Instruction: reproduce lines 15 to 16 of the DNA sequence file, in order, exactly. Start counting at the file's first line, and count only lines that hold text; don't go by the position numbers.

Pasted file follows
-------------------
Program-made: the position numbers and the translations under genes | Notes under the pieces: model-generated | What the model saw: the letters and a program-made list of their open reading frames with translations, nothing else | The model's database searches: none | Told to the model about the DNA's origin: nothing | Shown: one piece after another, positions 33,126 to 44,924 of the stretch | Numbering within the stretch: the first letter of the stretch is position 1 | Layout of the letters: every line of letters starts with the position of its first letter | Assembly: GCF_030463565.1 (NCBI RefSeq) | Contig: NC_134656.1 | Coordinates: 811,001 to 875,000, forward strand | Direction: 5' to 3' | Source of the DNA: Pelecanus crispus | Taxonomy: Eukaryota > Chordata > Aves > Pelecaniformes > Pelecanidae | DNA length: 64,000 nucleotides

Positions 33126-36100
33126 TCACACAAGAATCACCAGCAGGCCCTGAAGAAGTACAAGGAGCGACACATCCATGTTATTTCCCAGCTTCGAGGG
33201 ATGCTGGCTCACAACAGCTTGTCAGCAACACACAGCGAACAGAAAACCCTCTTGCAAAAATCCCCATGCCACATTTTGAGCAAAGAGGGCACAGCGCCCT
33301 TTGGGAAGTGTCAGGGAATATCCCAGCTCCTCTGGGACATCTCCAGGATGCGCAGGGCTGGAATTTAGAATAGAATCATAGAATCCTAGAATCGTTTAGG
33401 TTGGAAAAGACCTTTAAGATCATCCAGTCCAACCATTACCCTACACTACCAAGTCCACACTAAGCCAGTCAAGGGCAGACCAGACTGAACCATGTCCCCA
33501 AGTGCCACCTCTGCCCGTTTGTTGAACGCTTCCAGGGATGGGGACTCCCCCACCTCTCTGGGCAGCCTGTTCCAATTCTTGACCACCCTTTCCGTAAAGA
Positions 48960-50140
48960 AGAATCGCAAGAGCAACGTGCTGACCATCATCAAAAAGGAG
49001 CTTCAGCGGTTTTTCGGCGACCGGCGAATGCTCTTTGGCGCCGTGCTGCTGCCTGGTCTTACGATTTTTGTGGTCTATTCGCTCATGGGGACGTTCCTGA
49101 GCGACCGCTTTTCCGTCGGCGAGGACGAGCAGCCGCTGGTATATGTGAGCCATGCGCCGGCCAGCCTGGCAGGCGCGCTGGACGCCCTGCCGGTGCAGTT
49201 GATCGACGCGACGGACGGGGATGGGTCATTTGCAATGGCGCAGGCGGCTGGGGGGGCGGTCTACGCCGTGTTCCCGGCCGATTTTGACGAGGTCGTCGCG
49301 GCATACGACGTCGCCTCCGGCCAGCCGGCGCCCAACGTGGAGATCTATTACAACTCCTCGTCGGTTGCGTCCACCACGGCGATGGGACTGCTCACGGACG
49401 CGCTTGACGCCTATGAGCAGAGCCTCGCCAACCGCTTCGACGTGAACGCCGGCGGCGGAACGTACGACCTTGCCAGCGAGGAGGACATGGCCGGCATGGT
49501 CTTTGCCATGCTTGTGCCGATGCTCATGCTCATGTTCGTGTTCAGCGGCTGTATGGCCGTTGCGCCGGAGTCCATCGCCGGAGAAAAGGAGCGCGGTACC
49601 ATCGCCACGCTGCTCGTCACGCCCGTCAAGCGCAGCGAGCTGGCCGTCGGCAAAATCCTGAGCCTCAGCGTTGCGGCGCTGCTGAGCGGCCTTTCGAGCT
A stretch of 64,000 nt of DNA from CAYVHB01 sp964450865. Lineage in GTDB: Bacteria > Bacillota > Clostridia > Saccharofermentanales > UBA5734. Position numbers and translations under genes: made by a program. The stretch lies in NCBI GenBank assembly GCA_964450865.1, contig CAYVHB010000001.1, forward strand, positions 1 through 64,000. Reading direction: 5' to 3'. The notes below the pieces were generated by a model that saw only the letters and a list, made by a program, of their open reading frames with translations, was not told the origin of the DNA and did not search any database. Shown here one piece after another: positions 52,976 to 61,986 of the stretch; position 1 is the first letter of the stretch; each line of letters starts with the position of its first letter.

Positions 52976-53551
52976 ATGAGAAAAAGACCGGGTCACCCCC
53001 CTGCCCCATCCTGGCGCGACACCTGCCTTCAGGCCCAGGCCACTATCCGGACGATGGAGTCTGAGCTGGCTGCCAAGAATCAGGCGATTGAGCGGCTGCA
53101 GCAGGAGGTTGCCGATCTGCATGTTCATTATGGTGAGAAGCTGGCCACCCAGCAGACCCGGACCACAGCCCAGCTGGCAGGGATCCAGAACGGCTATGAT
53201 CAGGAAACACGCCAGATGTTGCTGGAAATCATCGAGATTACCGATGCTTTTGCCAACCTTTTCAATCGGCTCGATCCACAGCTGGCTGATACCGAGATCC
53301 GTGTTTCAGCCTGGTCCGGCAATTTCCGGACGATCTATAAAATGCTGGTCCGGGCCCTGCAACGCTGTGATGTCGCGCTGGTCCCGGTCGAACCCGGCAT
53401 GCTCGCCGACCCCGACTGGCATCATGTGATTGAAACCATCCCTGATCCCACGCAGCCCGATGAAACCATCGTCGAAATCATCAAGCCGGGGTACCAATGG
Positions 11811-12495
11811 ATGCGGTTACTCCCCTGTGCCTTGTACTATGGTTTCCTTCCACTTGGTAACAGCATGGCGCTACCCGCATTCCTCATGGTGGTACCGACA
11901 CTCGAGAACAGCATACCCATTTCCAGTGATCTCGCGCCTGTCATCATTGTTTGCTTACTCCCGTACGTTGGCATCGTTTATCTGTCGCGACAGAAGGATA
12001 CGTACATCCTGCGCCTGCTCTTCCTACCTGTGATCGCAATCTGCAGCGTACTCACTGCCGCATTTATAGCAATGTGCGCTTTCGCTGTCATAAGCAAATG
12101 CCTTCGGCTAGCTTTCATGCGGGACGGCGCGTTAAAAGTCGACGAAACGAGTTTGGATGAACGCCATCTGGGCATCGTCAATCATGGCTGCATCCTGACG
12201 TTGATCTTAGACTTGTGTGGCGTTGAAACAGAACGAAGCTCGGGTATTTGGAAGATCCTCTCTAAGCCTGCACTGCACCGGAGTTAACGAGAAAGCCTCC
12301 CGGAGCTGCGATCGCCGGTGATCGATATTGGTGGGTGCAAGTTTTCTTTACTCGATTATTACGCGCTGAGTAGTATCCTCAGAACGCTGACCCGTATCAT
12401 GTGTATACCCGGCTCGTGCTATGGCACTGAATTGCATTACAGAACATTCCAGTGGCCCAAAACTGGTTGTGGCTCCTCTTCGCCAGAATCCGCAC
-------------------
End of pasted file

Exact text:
49501 CTTTGCCATGCTTGTGCCGATGCTCATGCTCATGTTCGTGTTCAGCGGCTGTATGGCCGTTGCGCCGGAGTCCATCGCCGGAGAAAAGGAGCGCGGTACC
49601 ATCGCCACGCTGCTCGTCACGCCCGTCAAGCGCAGCGAGCTGGCCGTCGGCAAAATCCTGAGCCTCAGCGTTGCGGCGCTGCTGAGCGGCCTTTCGAGCT